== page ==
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Friday, January 27, 2023

The media ignores the main but silent killers. that has costs

There are two kinds of people in the world: those whose deaths make the news and those whose deaths don’t. This, we believe, is obvious. However, we ignore what tells us the obvious: the news inverts the reality of death. Deaths from diseases (heart problems, cancer, Alzheimer’s, diabetes) outnumber deaths from violence and disasters (homicide, terrorism, plane crash, earthquake) by several orders of magnitude. But the news pays infinitely more attention to the causes that kill a small proportion of us, and less and less to our biggest killers.

WHO data (for 2019) show that Alzheimer’s and other dementias are the seventh leading cause of death in the world. Ongoing research, the scientists say, shows that neurological disease is now a hidden epidemic and that modern life is a major contributing factor. Research also shows that dementia is not only claiming lives in far greater numbers, but that its victims are increasingly younger, people in their 40s. In any big city, the chance of you dying of Alzheimer’s is far greater than the chance of being murdered. But the headlines don’t tell you that. One murder makes a stir, a hundred scrambled minds don’t.

A study focusing on deaths in the US and the US media shows that while homicide, suicide and terrorism account for less than 3% of deaths, two-thirds of media reports on deaths are dedicated to these causes. This is true everywhere. The news has gone around the pyramid of death. Even within the coverage of violent deaths, there is an inversion. Globally, deaths from suicide are more than twice the number of deaths from homicide. As Yuval Noah Harari says, “Statistically you are your own worst enemy. At least, of all the people in the world, you are most likely to kill yourself.” But homicide gets far more media space than suicide. Here’s another telling stat: Between 1993 and 1996, the national rate Homicide rates fell 20% in the US, but over the same period, murder stories on major US television networks increased 721%.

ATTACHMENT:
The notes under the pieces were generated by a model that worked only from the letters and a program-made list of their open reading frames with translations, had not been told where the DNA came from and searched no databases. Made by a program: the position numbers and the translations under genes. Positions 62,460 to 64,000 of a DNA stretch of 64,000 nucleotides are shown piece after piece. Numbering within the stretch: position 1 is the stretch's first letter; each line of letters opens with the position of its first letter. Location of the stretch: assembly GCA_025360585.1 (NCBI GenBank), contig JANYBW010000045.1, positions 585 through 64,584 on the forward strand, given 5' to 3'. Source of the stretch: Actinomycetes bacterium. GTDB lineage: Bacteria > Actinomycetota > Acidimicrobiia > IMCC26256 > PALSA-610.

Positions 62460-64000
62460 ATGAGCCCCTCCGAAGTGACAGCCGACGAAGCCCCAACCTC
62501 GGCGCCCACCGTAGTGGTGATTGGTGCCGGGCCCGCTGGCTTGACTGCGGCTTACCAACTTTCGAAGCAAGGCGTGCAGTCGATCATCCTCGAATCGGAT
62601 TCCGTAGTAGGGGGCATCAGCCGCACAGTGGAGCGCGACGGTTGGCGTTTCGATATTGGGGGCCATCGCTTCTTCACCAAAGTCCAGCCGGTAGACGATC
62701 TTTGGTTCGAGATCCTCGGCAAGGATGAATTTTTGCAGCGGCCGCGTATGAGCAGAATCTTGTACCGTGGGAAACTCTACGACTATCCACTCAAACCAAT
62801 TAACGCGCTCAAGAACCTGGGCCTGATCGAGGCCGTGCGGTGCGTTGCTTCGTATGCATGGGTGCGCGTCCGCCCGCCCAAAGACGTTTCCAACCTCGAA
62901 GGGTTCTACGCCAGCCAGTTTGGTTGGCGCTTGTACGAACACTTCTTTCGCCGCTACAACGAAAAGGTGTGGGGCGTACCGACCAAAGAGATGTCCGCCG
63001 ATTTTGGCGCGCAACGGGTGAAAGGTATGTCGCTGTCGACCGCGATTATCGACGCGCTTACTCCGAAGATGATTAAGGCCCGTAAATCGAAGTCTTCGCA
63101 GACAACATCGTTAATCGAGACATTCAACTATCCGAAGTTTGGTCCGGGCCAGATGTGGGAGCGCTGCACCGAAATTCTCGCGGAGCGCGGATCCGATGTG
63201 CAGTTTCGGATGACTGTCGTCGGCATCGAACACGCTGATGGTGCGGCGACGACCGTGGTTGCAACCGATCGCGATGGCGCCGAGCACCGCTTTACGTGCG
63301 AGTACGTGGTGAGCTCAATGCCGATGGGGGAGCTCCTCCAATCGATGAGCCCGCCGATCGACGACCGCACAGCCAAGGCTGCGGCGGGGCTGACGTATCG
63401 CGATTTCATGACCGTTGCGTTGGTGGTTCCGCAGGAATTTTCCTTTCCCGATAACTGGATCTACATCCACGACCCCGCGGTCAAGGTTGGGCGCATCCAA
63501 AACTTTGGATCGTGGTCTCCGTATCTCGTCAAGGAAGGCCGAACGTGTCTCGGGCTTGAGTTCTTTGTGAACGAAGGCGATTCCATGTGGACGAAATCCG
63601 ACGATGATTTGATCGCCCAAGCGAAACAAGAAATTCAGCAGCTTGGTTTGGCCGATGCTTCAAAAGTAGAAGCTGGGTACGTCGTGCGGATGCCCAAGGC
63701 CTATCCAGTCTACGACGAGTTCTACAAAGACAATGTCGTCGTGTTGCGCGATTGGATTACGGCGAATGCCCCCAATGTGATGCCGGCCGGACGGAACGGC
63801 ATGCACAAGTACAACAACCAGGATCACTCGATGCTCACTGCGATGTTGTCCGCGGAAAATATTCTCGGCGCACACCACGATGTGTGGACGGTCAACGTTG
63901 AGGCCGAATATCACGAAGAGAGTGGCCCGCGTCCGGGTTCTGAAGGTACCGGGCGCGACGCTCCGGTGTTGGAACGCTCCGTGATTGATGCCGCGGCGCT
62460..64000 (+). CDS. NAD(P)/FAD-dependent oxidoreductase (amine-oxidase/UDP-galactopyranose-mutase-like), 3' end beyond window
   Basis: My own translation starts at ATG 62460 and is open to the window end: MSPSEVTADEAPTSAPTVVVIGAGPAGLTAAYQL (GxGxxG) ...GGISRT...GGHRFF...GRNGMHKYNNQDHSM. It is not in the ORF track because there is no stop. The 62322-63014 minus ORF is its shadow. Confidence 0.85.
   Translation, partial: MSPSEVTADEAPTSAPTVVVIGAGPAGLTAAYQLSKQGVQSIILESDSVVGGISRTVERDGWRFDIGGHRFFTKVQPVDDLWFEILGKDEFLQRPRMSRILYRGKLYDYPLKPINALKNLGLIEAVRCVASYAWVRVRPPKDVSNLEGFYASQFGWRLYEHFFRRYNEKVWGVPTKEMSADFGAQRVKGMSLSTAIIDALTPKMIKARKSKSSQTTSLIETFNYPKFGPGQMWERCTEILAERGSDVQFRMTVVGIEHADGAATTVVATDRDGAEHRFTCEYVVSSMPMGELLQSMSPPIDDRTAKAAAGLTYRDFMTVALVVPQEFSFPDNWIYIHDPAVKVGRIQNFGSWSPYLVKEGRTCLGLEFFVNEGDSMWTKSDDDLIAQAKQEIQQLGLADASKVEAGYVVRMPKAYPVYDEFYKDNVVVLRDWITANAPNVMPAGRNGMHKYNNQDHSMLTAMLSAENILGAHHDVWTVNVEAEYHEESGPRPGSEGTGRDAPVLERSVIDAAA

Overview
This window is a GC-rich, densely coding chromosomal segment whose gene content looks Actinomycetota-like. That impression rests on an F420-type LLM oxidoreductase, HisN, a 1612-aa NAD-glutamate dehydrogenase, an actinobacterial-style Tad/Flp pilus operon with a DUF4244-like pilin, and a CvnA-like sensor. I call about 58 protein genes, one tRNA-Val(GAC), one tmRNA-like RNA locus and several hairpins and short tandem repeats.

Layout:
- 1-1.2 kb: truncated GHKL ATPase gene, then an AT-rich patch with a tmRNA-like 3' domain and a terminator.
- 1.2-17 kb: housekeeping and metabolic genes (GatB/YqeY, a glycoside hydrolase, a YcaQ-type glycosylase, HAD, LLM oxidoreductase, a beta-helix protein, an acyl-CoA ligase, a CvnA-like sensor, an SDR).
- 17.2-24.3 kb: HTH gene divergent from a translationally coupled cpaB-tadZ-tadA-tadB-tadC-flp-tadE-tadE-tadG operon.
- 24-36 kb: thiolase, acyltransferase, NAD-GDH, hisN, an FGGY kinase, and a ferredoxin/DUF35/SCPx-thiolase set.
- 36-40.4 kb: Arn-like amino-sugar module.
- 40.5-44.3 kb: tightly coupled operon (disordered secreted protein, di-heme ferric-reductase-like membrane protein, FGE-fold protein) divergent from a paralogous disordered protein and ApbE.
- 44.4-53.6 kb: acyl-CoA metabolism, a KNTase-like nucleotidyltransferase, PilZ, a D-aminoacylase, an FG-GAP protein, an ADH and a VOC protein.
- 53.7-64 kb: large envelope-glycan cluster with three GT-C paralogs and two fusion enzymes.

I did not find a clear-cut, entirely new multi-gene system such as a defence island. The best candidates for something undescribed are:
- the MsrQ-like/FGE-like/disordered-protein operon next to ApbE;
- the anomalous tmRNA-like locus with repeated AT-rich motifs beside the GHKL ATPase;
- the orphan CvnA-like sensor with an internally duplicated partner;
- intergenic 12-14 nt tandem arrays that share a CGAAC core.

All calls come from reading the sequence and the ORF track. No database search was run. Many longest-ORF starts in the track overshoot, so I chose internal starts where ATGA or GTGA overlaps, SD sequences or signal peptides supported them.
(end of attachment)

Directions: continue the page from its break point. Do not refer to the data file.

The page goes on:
There is scholarly scholarly work on the disconnect between causes of death and media reporting. But there is also a simple explanation: inverting the pyramid of death is the secret sauce of the news. Discrete events like a murder or a plane crash make storytelling easier than gradually unfolding events. Everyone likes dramatic stories, so the news business sells them. However, this is not free. Sustained focus on violent and disaster deaths can distort perspective: think of the contrasting public policy responses to terrorism, which ranks at the bottom of all cause-of-death lists, and dementia, which ranks among the top ten first.

There is a solution? Maybe. Journalists can add some perspective when reporting on violent deaths. For example, a story about a homicide in a large city might point out that, say, the year in question has seen 300 murders in a city of 15 million. Perspective will not kill news, it will make it better. The media can also report much more about what kills most of us. This will also attract attention, because it concerns us directly.

Most people don’t die from being in the news, but the way most of them die should be more news.



The opinions expressed above are those of the author.


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